Why on earth NKOTB would be into the Bristol Trip Hop scene at seven days of age is beyond me, but as soon as I put it on, the crying stops and her eyes focus and slowly move around the room as though she’s trying to identify the source. After about then minutes, the eyelids start becoming droopy and she’s ready to be put down!

Given that Joyce and I are big enough fans that she briefly considered skipping out on our wedding night to go to their Melbourne gig, we’re quietly pleased by this state of affairs.

What I can’t work out though is that Portishead doesn’t work at all…

HOT: Data Driven Parenting

Being that I work in IT (and am an all around gadget geek) and Joyce is a fan of structure and organisation in the home, we’ve decided to try to take advantage of the age of technological wonder in which we live and adopt a data driven approach to parenting.

No, I’m not taking the piss. Bear with my while I explain.

As I’ve written about in other contexts, increases in both digital data storage capacity and the mobility of technology has dramatically reduced the cost and difficulty of collecting and storing data. Parallel increases in processing power has also made analysing this data much more straight forward. This has made it feasible to collect and analyse data about a whole range of subjects that wouldn’t have been worth the hassle in the past.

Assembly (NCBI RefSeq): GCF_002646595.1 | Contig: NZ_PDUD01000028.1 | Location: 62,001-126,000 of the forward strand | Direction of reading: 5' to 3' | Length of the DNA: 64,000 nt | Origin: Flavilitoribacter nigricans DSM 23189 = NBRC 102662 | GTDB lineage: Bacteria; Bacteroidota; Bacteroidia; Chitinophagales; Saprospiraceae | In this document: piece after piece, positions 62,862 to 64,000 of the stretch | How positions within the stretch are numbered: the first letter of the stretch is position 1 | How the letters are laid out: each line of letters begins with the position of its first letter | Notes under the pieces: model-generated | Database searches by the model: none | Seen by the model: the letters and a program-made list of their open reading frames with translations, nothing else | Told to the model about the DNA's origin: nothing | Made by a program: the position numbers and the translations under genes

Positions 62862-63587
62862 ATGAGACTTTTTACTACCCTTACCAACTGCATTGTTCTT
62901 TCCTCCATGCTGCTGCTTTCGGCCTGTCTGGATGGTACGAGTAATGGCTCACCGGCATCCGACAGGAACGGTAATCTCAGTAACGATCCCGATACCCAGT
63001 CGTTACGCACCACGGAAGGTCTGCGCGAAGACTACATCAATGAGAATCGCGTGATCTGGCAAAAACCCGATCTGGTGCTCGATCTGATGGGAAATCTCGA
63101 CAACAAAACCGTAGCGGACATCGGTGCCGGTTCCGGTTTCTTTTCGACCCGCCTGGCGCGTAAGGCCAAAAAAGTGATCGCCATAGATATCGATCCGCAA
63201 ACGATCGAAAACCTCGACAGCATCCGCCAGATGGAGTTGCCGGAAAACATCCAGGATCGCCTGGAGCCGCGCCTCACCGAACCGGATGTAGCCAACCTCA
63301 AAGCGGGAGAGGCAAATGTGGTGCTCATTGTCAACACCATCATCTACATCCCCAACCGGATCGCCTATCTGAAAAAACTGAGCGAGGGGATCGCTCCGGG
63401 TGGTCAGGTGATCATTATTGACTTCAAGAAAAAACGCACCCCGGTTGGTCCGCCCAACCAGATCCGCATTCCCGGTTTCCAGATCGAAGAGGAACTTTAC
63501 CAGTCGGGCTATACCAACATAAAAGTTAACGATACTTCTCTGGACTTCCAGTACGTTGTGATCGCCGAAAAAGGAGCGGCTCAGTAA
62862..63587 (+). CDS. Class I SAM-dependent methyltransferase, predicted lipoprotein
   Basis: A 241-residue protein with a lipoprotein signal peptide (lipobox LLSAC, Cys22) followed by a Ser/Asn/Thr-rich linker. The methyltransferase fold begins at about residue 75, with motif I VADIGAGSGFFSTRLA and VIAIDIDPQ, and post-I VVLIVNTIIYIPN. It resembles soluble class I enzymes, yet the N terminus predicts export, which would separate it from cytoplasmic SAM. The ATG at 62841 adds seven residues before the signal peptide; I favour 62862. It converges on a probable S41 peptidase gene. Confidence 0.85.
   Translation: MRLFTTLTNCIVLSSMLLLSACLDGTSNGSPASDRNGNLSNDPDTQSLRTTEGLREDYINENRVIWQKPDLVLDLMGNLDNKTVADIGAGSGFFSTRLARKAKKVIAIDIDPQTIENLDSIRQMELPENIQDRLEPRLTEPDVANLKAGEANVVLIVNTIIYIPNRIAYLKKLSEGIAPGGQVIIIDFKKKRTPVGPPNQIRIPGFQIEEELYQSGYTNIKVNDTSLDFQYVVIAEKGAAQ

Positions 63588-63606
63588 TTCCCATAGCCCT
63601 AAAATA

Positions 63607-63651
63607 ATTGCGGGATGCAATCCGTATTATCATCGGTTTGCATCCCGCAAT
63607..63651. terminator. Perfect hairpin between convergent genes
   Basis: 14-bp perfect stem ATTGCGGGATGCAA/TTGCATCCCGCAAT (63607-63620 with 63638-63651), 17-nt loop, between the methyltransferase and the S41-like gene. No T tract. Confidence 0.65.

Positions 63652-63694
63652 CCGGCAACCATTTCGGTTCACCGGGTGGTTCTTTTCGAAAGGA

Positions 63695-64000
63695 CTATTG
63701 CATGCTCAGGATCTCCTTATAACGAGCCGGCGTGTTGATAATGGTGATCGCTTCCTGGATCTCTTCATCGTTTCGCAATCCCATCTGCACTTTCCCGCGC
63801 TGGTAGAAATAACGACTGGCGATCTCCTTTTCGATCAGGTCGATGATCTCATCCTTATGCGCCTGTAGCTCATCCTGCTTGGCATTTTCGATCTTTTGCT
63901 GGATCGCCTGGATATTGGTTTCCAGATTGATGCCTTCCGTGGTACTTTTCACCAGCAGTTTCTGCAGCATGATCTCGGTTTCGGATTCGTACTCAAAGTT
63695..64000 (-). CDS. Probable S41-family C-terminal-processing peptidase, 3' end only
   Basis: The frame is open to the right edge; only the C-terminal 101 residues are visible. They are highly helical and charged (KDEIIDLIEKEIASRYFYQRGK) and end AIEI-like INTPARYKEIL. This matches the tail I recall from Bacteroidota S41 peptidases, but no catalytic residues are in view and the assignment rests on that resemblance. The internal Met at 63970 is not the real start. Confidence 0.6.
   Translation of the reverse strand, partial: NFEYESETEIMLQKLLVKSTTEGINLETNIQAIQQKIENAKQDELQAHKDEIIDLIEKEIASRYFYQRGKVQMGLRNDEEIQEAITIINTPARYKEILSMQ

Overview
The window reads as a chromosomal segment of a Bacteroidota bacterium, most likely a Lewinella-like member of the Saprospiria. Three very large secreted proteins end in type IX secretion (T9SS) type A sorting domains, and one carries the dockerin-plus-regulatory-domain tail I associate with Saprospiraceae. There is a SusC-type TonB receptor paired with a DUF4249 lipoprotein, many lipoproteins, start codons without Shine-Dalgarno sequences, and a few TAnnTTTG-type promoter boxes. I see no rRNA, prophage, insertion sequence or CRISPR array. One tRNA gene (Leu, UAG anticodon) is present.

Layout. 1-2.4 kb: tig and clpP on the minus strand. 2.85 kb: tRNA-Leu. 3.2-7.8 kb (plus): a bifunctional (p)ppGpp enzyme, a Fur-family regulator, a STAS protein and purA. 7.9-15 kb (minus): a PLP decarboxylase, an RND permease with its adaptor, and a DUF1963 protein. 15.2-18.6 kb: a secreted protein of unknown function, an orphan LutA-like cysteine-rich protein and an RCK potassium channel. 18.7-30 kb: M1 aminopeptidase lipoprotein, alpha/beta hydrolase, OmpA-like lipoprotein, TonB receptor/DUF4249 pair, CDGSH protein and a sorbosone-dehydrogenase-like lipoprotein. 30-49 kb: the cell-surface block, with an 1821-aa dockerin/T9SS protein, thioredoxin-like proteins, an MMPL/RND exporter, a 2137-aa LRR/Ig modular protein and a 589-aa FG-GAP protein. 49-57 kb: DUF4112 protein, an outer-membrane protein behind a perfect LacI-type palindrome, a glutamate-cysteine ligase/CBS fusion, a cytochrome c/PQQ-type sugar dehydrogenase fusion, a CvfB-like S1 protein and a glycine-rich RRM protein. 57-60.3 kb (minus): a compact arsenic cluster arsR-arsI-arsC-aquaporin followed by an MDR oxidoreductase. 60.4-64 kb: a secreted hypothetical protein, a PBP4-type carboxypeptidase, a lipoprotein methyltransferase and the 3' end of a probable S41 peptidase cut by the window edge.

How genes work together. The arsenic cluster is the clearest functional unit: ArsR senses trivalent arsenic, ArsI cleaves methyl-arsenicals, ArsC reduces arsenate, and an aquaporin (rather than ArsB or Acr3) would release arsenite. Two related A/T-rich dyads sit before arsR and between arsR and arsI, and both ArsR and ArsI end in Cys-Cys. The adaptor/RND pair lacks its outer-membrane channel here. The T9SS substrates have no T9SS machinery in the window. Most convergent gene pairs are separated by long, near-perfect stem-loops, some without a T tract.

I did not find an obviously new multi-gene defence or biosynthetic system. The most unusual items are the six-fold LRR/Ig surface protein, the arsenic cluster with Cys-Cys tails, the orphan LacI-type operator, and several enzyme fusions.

One of these areas is parenting. Believe it or not, there’s a niche community of geek parents who are utilising the proliferation of smart phones to collect data about their babies’ daily routines in the hope of taking an evidence based approach to parenting.  The idea is that by looking at a data set containing the details of your child’s feeding, sleeping and digestion, you can work out what patterns of activity are conducive to keeping your baby happy and settled and identify any changes in routine that have upset things.  It also provides a detailed and accurate record of your child’s bodily functions which can be very handy when it comes time to visit the doctor.

Joyce and I have decided to give it a go. To this end, since we got home from the hospital, we’ve been using the Total Baby iPhone app for real time data collection and analysis.

So far, it’s been great. Total Baby can collected A LOT of very granular data about basic functions in simple drop down menus eg the last time a specific activity (ie sleeping, feeding, nappy ect) was undertaken and  details of the  activity (eg the characterisation of scat by colour, consistency etc). Very usefully, it also contains a series of timers that enable you to record the length of time spent on an activity with a touch of the screen.  It also offers the ability to add customised data collection points and timers so that you can track niche issues that might be specific to your child.

At first we were concerned that we wouldn’t be able to remember to keep up the data collection process – especially once sleep deprivation set in. However, it’s been surprisingly easy. Joyce almost always has her iPhone in hand for email/twitter while she’s breast feeding, so it’s a built in memory aid. Plus, we spend so much time thinking ‘I wonder if it’s time to do XYZ?’ that we’re frequently looking at the app during the course of the day too.